A Laramie police sergeant struck a protester with her vehicle during a demonstration Wednesday night near downtown Laramie, marking the latest episode amid weeks of protests for police reform in Wyoming’s largest college town. Police say the protester, who was uninjured, complied with an officer’s attempt to get him out of the street, but a separate law enforcement agency later cited him in connection with the incident. Meanwhile, a local police reform group is condemning the police’s handling of the situation.
The incident — captured in a video shared Thursday by the reform group, the Laramie Human Rights Network — occurred during a demonstration outside of a meeting by Albany County Democrats to begin the process of vetting candidates to replace outgoing Albany County Sheriff David O’Malley.
Editor’s note: This video contains explicit language.
Video released by the police department Thursday afternoon, from the vantage point of a drone and from the driving officer’s body cam, shows the front right side of the vehicle striking the protester on Sixth Street near the intersection with Grand Avenue. From all vantage points, he is shown at first in the street with a camera pointed up and into the police car. He’s then directed by another officer to move back toward the curb, which meant crossing in front of the vehicle.
The officer points toward the curb and appears to put his hand on the protester’s back, directing him out of the street and in front of the vehicle. The protester then begins to move toward the curb.
The officer in the vehicle, Sgt. Sally Dalles, switches on her lights, and within two seconds moves forward, hitting both the protester and the officer directing him toward the curb. She briefly stops and then continues driving.
Laramie Police Chief Dale Stalder confirmed that the protester was complying and moving out of the street. He said Dalles was looking backward when she put the car in drive.
“When she moves forward, her attention comes back to the front, and she very visibly puts on the brakes when she realizes what’s happening,” he said.
He defended her not looking forward when she put the car into drive by saying “she was very focused on removing herself and the person she arrested” from the “very volatile situation, to try to decrease the volatility.”
Asked if she could be characterized as focused despite not looking forward, Stalder said that “people will have to make that judgment.”
“She absolutely could’ve waited that two seconds (to look forward before moving), but she also absolutely had every authority as an emergency vehicle to move herself out of that,” he said. “And she was absolutely engaged as an emergency vehicle by state statute.”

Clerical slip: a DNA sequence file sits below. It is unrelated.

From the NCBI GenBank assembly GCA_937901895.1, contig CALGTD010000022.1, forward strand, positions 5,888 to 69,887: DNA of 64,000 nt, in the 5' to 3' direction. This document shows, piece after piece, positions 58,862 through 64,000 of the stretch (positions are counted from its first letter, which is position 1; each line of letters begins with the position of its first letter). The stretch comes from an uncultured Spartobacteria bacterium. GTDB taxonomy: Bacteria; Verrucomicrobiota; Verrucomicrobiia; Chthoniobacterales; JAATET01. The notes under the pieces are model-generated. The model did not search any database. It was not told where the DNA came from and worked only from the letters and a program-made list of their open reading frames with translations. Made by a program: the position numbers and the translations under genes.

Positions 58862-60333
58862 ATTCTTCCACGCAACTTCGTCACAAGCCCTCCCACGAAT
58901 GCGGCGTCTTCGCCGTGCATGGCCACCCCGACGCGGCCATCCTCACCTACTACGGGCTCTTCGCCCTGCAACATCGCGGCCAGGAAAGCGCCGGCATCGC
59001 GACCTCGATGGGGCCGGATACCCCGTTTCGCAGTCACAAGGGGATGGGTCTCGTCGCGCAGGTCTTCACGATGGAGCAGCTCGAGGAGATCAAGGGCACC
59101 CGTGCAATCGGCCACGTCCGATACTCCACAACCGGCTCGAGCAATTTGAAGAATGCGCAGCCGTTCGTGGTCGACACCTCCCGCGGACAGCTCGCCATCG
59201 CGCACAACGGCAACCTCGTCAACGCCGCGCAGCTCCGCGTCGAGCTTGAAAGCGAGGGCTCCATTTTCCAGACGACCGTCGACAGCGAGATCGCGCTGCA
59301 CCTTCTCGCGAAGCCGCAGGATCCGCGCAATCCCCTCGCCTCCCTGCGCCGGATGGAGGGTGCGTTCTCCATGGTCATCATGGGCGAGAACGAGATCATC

Dalles did have her lights switched on when she began to move, but she turned them on only a few second before the car bumped into the protester and the officer directing him out of the street.
“What I would point to is that my officers have to do things in tense, uncertain, rapid, evolving situations on a regular basis,” Stalder said.
“I’ll defend Officer Dalles’ action based on what was occurring in those split seconds,” he added. Dalles has not faced any disciplinary proceedings.
In all videos, protesters can be seen crowding the vehicle, though most are on the sidewalk and all but one protester are out of the way of the SUV when the officer begins to drive forward.
According to the Laramie Human Rights Network, the officer driving the vehicle had arrested Illyanna Saucedo, a demonstrator who is a person of color, for allegedly stepping into the street “for a matter of seconds,” despite the fact that white protesters had done so without repercussions. Saucedo said she was singled out because of her race and that she was misidentified on police paperwork as white.
Stadler said he didn’t know anything about Saucedo being misidentified because that paperwork isn’t handled in the field. He said the “discussion” around officers misidentifying protesters’ race stems from an incident in late June, when an officer ran a black woman’s name in the computer system as a white female. The woman corrected the officer, Stalder said.
Saucedo told the Star-Tribune she had been walking in the street with two other white protesters who had also been warned not to move into the street. She said she alone was singled out for arrest; she and others said LPD had singled out protesters of color for arrest previously.